Many factors contribute to the final flavor of wine. One factor is malolactic fermentation, during which lactic acid bacteria (LAB) transform the harsh tasting malic acid into a more drinkable lactic acid in grape wine. The role of LAB in the production of cherry wine is completely unknown. The goal is to identify the species of LAB in cherry wine and compare them to those found in grape wines. Bacteria from cherry wine were grown on general media plates and plates fortified with malic acid, which may provide optimal growing conditions for the LAB. To identify the bacteria, we will isolate 16S ribosomal DNA sequences, which encode a general gene found in all bacteria. We will then narrow our focus to a specific variable region of the gene; this will differentiate the DNA of different LAB after sequencing. To isolate the 16S gene and the variable regions, we will use polymerase chain reactions (PCR) which will exponentially copy the desired region of DNA. The PCR products will go through submarine gel electrophoresis to confirm the size of the 16S sequences and the specific variable region. We will sequence the variable region PCR products and the DNA sequences will be entered into an online database which will allow us to identify the bacteria. By identifying LAB in cherry wine, winemakers may be able to determine how to use LAB to enhance the final flavor of wine and discourage growth that contributes to spoilage of wine.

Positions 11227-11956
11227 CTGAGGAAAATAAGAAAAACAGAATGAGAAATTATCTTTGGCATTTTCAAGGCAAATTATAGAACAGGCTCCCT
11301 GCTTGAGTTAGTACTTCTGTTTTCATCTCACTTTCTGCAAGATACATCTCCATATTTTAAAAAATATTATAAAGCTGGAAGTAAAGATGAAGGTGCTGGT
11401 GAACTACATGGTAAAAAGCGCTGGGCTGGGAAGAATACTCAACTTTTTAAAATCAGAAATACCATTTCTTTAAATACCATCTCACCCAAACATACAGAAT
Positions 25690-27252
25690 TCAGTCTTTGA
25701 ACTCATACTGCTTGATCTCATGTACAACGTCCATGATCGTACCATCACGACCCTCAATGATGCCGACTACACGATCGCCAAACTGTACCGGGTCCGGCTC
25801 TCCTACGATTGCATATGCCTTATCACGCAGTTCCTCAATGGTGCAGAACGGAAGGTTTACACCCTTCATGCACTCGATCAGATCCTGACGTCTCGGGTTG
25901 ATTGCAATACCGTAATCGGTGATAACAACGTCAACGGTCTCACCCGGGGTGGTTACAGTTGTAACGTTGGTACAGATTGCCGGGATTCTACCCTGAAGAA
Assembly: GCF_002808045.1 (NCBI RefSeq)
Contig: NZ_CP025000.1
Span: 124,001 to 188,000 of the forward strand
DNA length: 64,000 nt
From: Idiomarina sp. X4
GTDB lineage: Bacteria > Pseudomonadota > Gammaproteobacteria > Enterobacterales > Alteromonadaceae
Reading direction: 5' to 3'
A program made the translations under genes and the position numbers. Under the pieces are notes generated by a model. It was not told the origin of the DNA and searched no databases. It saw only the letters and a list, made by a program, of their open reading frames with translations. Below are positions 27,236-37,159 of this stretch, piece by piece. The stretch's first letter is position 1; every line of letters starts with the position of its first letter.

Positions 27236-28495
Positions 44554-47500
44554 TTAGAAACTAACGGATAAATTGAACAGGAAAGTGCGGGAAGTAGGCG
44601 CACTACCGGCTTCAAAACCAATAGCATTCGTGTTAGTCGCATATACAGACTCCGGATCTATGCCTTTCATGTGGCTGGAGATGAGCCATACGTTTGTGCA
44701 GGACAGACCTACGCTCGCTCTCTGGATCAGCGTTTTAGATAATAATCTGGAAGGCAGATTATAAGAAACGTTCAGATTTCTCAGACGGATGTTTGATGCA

Faculty Mentor: Margaret Dietrich, Biology